Posted by David Falvey on Friday, July 25th, 2014 - 4,728 views
Students are desperate to find a remedy for their student loan problems. It’s near impossible to obtain a discharge of a student loan in Bankruptcy Court due to the ‘Brunner Test’. Passing the ‘Brunner Test’ in order to prove a hardship is more difficult than the Marines raising the flag at Mount Suribachi during the Battle of Iwo Jima.
Student loans were at one time dischargeable in bankruptcy under the guideline that the loan had to be in repayment for 5 years prior to 1990 and after 1990, student loans had to be in repayment for 7 years. Until relatively recently student loans could be discharged in bankruptcy under certain conditions of having a history of repayment.
However, in 1993 there was enacted ‘The Higher Education Amendments Act of 1992 amended the Higher Education Act of 1965 to add income-contingent repayment as an option within the Direct Loan program.
The repayment plan bases monthly loan payments on 20% of discretionary income, with discretionary income defined as the amount by which adjusted gross income exceeds 100% of the poverty line.
After 25 years in repayment, the remaining amount owed is forgiven. The US Department of Education may require defaulted borrowers to repay their loans under income-contingent repayment.
The availability of income-contingent repayment blocks most undue hardship petitions concerning federal student loans. (Parent PLUS loans are not eligible for income-contingent repayment). In 1996 Social Security benefit payments are able to to be offset and used to repay defaulted federal education loans (Debt Collection Improvement Act of 1996 P.O. 104-134. 4/26/1996 (source)).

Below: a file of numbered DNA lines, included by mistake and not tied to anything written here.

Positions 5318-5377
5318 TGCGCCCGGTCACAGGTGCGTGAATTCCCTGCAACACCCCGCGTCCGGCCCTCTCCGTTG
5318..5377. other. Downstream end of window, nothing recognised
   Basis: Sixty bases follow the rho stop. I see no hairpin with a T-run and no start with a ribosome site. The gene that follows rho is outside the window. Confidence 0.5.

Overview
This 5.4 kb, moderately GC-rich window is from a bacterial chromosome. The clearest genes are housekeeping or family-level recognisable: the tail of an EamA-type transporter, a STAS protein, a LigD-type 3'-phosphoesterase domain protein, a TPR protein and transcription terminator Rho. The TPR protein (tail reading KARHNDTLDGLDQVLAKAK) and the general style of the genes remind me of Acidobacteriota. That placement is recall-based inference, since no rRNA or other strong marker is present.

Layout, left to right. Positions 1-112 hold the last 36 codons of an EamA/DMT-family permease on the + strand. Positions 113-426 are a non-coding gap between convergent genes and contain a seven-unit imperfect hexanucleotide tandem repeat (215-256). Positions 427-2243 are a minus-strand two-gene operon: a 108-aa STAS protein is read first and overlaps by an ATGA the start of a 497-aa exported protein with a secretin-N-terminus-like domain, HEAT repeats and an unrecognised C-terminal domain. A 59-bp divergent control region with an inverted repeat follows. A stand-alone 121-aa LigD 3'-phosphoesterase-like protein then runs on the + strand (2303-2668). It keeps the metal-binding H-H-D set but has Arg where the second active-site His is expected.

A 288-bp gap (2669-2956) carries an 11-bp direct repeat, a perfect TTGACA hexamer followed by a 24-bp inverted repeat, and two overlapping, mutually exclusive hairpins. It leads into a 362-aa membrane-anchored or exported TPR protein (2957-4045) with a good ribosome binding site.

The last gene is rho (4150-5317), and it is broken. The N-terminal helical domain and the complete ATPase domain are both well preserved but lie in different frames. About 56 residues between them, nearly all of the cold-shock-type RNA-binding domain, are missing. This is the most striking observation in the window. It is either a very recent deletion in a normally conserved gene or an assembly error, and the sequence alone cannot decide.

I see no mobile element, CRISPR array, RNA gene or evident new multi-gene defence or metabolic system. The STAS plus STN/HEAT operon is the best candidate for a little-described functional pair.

And in 1998, the Higher Education Amendments of 1998 (P.O. 1-5-244, 10/7/1998) struck the requirement that allowed education loans to be discharged after 7 years in repayment. In 2005, an Amendment to the Bankruptcy Code provided that private student loans weren’t discharged in bankruptcy. and in 2005, the US Supreme Court upheld the government’s ability to collect defaulted student loans by offsetting Social Security disability and retirement benefits without a statute of limitation. See Lockhart v US (04-881, December 2005).
I have had student loans discharged through the student loan administrative process by obtaining a special form which has to be signed by 2 different doctors who can attest to the person’s disability.
But I assure anyone, that my clients were severely disabled and impaired and no one would want to be so impaired in order to receive a discharge of a student loan. But these days, consumers have become so desperate for help that they unknowingly turn to scam artists and there are plenty of them willing to fleece the public.